My personal opinion is that any department who takes advantage of the USFA grants to fund extravagant vehicles, when a standard unit would do perfectly fine, is stealing from other needy departments. My only goal is to get help where help is most needed.

    FEMA should use a basic set of specifications that departments can choose from. Pumpers look like this…ladders are like this…and tankers are like this. Anything beyond that must be accompanied by specific requests and true reasons for the need.

    At least for now...they should demand to see the specifications and require absolute verification that a fair bid process was followed and all bidders were not held to some other manufacturers "special specs".

    This is all just my opinion. I see too many departments getting turned down for basic apparatus when I clearly see the need to replace a “1969” pumper. At the same time I see others on the verge of getting more than enough truck for 2 departments…when they already have two pumpers. There needs to be more to it than just wording in requests.
    Last edited by 2Chief; 08-03-2005 at 12:25 PM.


  2. #2
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    Default Go See For Yourself!

    Not disagreeing with you here buddy but, my question would be " Have you ever served on a peer panel as a reviewer?" If not then you should go experience that, and see how the process works. It is not by any means perfect however; you make it sound like the decision is FEMA's, and it is not. It is your peers who review the grants and decide who gets funded.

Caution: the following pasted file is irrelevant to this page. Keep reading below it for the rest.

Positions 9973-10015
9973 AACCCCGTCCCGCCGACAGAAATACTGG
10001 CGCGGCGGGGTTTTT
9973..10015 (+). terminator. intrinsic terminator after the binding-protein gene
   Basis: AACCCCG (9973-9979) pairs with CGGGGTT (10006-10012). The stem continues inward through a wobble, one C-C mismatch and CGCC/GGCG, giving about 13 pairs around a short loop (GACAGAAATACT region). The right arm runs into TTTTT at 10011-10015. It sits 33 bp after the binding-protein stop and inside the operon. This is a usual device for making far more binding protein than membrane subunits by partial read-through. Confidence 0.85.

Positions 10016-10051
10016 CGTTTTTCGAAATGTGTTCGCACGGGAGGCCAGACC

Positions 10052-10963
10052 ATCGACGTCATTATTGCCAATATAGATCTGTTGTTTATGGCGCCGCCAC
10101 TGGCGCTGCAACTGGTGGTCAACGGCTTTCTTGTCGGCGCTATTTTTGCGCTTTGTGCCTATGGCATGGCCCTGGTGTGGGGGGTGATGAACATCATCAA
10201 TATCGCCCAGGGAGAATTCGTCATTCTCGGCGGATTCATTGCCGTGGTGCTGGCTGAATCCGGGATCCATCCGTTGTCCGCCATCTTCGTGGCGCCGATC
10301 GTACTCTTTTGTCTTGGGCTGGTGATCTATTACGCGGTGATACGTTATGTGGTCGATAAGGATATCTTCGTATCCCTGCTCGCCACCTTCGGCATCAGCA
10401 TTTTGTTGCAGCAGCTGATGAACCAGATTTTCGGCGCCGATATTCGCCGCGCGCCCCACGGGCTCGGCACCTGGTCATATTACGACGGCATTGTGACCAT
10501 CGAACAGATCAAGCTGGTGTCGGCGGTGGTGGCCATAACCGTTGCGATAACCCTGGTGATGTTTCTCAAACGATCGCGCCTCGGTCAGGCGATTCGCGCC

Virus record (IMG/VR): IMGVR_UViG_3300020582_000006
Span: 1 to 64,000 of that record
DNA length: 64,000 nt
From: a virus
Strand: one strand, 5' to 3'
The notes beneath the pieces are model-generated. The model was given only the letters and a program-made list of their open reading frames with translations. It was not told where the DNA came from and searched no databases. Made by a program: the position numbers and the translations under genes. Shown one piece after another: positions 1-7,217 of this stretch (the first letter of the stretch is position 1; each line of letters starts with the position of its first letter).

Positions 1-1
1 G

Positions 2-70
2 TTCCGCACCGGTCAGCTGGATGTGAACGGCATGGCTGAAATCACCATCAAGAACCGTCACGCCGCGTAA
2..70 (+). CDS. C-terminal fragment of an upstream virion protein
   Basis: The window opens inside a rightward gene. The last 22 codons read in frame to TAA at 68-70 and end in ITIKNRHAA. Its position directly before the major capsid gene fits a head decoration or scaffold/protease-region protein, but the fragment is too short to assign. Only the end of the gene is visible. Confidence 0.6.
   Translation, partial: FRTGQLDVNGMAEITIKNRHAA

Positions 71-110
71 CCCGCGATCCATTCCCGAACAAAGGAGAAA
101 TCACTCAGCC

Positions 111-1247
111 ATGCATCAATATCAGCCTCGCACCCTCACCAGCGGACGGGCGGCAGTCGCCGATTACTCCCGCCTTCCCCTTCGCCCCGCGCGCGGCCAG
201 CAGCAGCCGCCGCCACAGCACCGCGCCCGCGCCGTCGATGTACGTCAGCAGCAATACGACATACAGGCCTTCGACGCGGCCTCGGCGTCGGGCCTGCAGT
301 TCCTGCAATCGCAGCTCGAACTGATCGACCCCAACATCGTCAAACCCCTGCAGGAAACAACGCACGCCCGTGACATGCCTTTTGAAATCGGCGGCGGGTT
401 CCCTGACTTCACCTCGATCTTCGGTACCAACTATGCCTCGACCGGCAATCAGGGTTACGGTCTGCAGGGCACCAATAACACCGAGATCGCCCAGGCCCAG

FEMA also does have a system of checks and balances in place to deal with these and yes, abuses do sometimes go unnoticed but, I am also cognizant of several departments who were found guilty of fraud and no longer can apply for the grants, forever. I seem to remember one department in particular who got a FPS on-site visit with a new $650,000.00 aerial truck in their bay. As the FPS drove into town he noticed a distinct lack of buildings over 4 stories. In fact about ten less than the application said was there. As the fiee chief watched in disbelief, a wrecker was called and hauled that truck out of the bay and FEMA apparently asked for their money back as well!

    As I have said before, if you are willing to wear the shiny braclets and visit Club Fed with Martha, go ahead and lie. It is a Federal offense to commit fraud ina agrant application and I don't know about you, but there is not a fire truck in this world worth my going to prison over. If you suspect fraud you should report it. It is the morally right thing to do. Abuses of the system will only make the program subject to being taken away and we must police ourselves to prevent that from happening.